What Can I Write Off on My Taxes as a Tennis Pro?

Maximize your income by minimizing your taxes.

Maximize your income by minimizing your taxes.

Being an independent tennis pro might sound like an attractive lifestyle, but those extra expenses you rack up as a contractor aren’t so smashing. Although you might make a good hourly rate, by the time you deduct your increased payroll taxes and expenses associated with promoting yourself and teaching your lessons, you might struggle to make a living wage. Knowing the various deductions you can take as a teaching pro will help you keep more of your lesson fees.

Employee vs. Contractor

Check with a qualified tax professional to determine whether you’re a contractor, which will affect what expenses you can deduct. Look at last year’s tax return. If you received a W2 form, you’re an employee. If you received one or more 1099 forms, you’re a contractor. If you are an employee, your employer often pays for your equipment, marketing and facility costs. You can’t deduct any expenses for items you buy that your employer reimburses. If you’re an independent contractor, most expenses you have that arise solely from your teaching activities are deductible.


Any money you spend marketing yourself counts as a tax-deductible expense. Your website, brochures, flyers, banners, business cards, T-shirts and car magnets are business-related expenses. If you give free lessons or clinics to drum up business, you may not deduct the loss of revenue from that hour or two as a deduction, nor may you deduct time you donate to charity events and fundraisers. If you play in a commercial tennis league for fun, that might also qualify as a deduction if your main purpose for playing is to increase your exposure in your teaching area. This would count as a marketing expense, especially if you use your ranking or results in your marketing. One test for this is to ask yourself whether you would be playing in the league if you were not a tennis instructor.


All of your balls, rackets, hoppers, cones, ball machines, strings and other equipment you use to teach lessons are qualifying business expenses. If you receive free rackets, clothing, shoes, strings or other items from a sponsor, you do not need to declare this as income if your contract requires that you use these items when you teach or play to keep your contract. Any expenses to maintain a facility, such as squeegees, windscreens, garbage cans, nets, straps and benches or chairs, qualify as deductions. If you run a pro shop or sell equipment, even out of your car, your expenses to stock and market your business are deductible. Be careful before you shell out money for extra-nice tennis togs -- if you wear those clothes and shoes for non-work activities, you might not be able to deduct them.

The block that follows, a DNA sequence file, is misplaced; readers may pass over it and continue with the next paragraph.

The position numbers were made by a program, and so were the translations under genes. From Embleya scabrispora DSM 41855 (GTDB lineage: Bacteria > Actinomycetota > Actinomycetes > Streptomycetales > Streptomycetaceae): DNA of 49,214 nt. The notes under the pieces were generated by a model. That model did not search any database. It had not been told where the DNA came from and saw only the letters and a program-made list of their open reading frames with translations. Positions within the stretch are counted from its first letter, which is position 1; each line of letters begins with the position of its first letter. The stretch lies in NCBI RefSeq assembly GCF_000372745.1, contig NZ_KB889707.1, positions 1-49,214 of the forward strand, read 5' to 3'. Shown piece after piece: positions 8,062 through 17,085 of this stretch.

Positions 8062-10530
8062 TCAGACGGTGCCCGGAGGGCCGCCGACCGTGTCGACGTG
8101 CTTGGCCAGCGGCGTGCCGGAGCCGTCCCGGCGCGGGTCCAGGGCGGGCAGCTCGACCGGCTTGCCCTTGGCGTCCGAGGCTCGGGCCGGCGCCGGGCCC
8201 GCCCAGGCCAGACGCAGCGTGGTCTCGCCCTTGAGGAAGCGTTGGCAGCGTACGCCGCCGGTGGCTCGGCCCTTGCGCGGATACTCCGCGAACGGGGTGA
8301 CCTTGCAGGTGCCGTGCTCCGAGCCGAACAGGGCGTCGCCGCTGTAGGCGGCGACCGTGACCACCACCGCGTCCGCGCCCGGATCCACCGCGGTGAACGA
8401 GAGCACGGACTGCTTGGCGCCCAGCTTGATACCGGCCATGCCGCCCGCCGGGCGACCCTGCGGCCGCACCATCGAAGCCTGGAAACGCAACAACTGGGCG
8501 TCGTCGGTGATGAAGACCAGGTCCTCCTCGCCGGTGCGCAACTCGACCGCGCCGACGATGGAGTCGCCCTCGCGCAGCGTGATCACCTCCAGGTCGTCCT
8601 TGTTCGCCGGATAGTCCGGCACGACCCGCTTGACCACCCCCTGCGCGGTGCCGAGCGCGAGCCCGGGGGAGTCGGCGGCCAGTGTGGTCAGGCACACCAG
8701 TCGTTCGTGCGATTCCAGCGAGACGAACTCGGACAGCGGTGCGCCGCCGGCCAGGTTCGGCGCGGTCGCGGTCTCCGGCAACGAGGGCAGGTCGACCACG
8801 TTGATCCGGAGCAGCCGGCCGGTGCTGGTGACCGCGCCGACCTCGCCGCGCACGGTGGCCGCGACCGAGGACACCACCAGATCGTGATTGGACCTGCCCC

Licenses and Fees

If you belong to a tennis-related organization, your dues qualify as a deduction. These include the National Tennis Academy, Professional Tennis Registry, U.S. High School Tennis Association, U.S. Professional Tennis Association, U.S. Tennis Association and any local, state or regional tennis associations you join to further your career. Expenses such as a city business license, liability insurance and copies of liability insurance certificates are deductible. Some facilities require you to name them as an additional insured on your liability insurance policy, which is a tax-deductible expense if you pay extra for it.


If you attend a workshop, convention or seminar, you can deduct the registration fee, travel and lodging costs and meals. Any magazines, books, CDs or tapes you buy to improve your knowledge or to show your students during rain days also qualify as deductible expenses. If you take college courses related to running your business -- such as marketing, advertising, bookkeeping, exercise physiology or nutrition -- you may deduct those expenses.


If you’re an employee and work at only one facility, you can’t deduct your mileage to and from that facility each day. If you are a contractor and travel to a variety of facilities -- especially if you take on new clients each season -- you can deduct your mileage to and from your various locations. If you teach at only one facility as a contractor, especially if you have a written contract, you might not be able to deduct that mileage, since it might be considered commuting.

Standard Deductions

Learn the standard deduction you can take for your filing status and whether it is higher than your total itemized deductions. These include deductions for mortgage interest payments, dependent care, education and health care. Work with a tax professional if you need help determining whether the total of any out-of-pocket deductions you can itemize will exceed the standard deduction.


About the Author

Sam Ashe-Edmunds has been writing and lecturing for decades. He has worked in the corporate and nonprofit arenas as a C-Suite executive, serving on several nonprofit boards. He is an internationally traveled sport science writer and lecturer. He has been published in print publications such as Entrepreneur, Tennis, SI for Kids, Chicago Tribune, Sacramento Bee, and on websites such Smart-Healthy-Living.net, SmartyCents and Youthletic. Edmunds has a bachelor's degree in journalism.

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